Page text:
2. Corchorus aestuans Linnaeus, Syst. Nat. ed. 10. 2: 1079. 1759.
East Indian or West African mallow East Indian or West African mallow
Corchorus acutangulus Lamarck
Plants herbs, annual or short-lived perennial. Stems erect to decumbent or ascending, 2–13(–20) dm, puberulent in lines, hairs simple, arched, downturned to irregularly oriented. Leaves: petiole 5–30(–36) mm; blade ovate or broadly ovate to ovate-elliptic, 2–8 cm, base rounded-truncate, margins serrate, one or both of basal pair of teeth sometimes prolonged into caudate-setaceous point 3–5 mm, apex short-acuminate or acute, surfaces sparsely pilose to strigose on veins and lamina. Inflorescences usually solitary flowers, sometimes fasciculate or cymose, 2–3-flowered. Pedicels 2–3 mm. Flowers: sepals narrowly oblong, 3–5 mm, awned, glabrous; petals 4–6 mm; stamens 10–20. Capsules cylindric, wing-angled, wings to 2 mm wide, 3(–4)[–5]-valved, each valve terminated by bifurcate awn 1.5–3 mm, 15–25(–40) × 4–5 mm, glabrous. 2n = 14.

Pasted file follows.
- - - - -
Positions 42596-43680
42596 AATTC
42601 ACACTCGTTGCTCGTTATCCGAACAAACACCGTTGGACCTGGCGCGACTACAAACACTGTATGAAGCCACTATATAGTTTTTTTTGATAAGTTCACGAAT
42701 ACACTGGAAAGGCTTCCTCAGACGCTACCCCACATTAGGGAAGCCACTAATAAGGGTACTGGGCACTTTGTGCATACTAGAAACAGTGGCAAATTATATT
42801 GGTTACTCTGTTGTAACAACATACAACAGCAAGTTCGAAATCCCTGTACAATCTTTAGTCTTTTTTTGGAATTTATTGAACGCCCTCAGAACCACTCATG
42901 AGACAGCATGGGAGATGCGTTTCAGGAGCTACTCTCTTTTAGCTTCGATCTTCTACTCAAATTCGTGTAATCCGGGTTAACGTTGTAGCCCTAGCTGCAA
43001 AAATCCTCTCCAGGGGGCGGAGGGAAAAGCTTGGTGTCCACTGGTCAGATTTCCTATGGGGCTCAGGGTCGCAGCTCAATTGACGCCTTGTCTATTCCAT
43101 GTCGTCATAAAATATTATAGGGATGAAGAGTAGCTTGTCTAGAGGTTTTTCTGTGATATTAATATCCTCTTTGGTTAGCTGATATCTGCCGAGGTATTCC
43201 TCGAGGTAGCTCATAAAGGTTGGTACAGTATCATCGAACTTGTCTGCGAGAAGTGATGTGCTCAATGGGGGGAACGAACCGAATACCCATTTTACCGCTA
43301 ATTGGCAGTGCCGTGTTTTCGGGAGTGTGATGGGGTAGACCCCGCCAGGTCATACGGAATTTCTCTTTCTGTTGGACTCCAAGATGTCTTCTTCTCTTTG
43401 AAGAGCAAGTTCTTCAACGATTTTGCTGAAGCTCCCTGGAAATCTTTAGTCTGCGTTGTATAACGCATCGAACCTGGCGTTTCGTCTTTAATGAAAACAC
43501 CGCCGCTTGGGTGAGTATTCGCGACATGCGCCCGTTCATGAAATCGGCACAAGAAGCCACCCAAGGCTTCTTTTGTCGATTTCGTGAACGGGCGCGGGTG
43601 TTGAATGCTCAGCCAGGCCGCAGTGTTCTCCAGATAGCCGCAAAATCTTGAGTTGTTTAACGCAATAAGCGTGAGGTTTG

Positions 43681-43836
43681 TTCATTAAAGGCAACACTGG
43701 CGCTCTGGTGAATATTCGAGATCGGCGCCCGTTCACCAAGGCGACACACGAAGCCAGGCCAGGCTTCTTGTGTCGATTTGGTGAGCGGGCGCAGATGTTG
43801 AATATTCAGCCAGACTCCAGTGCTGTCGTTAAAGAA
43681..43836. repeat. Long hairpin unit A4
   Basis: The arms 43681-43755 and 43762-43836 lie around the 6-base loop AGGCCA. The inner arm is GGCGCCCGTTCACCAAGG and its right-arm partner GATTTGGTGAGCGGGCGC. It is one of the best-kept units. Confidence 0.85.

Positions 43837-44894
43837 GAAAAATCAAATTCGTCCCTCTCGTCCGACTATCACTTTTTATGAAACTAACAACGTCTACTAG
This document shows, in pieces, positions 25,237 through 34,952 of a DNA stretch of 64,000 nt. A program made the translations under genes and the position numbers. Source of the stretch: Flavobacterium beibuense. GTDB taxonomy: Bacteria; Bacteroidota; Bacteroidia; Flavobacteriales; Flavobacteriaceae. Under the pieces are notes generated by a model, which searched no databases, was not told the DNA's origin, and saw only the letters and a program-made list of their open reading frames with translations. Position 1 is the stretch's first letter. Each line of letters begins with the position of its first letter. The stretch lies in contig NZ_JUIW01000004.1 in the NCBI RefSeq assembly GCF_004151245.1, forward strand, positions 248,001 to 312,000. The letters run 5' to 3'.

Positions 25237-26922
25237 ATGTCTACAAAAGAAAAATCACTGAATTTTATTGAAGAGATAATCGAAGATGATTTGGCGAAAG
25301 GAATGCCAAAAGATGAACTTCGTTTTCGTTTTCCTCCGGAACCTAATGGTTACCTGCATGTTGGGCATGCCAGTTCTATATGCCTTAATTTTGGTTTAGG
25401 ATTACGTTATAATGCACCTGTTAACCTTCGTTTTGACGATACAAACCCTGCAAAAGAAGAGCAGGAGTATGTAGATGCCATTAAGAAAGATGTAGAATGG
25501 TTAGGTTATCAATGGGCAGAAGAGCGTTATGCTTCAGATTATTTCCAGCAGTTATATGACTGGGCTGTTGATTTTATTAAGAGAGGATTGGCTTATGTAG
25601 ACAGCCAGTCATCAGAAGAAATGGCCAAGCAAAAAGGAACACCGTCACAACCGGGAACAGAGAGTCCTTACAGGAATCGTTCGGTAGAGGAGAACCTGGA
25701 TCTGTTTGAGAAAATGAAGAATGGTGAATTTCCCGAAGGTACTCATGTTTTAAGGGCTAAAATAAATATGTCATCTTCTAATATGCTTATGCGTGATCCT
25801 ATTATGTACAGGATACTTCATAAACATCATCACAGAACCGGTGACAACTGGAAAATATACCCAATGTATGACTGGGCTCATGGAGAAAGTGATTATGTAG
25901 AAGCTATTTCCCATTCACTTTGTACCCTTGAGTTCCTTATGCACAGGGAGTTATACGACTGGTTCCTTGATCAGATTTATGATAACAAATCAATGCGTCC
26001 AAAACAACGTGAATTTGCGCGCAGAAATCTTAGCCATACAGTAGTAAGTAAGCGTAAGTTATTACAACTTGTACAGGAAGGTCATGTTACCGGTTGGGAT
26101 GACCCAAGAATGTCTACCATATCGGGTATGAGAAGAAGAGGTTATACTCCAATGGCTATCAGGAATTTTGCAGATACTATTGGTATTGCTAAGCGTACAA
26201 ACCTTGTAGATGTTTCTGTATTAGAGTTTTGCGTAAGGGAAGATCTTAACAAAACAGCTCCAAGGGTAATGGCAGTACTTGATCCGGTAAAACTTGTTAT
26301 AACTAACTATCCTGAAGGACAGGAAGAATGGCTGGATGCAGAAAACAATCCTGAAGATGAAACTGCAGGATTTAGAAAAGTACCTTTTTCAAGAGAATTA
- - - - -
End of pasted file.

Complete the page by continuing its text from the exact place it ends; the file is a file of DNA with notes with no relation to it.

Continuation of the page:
Flowering Jul–Sep(–Oct). Roadsides, fallow fields, vacant lots, abandoned road beds, concrete cracks, edges of scrub oak thickets and pine-oak woodlands, lake edges, shady woodlands; 0–50 m; introduced; Ala., Fla., Ga., La.; Asia (India); Africa; introduced also in West Indies, Central America, South America, elsewhere in Asia (Japan, Pakistan, Singapore), Pacific Islands (Papua New Guinea), Australia.
Apparently the first and perhaps only record of Corchorus aestuans for Alabama is an 1891 collection from ballast ground in Mobile County.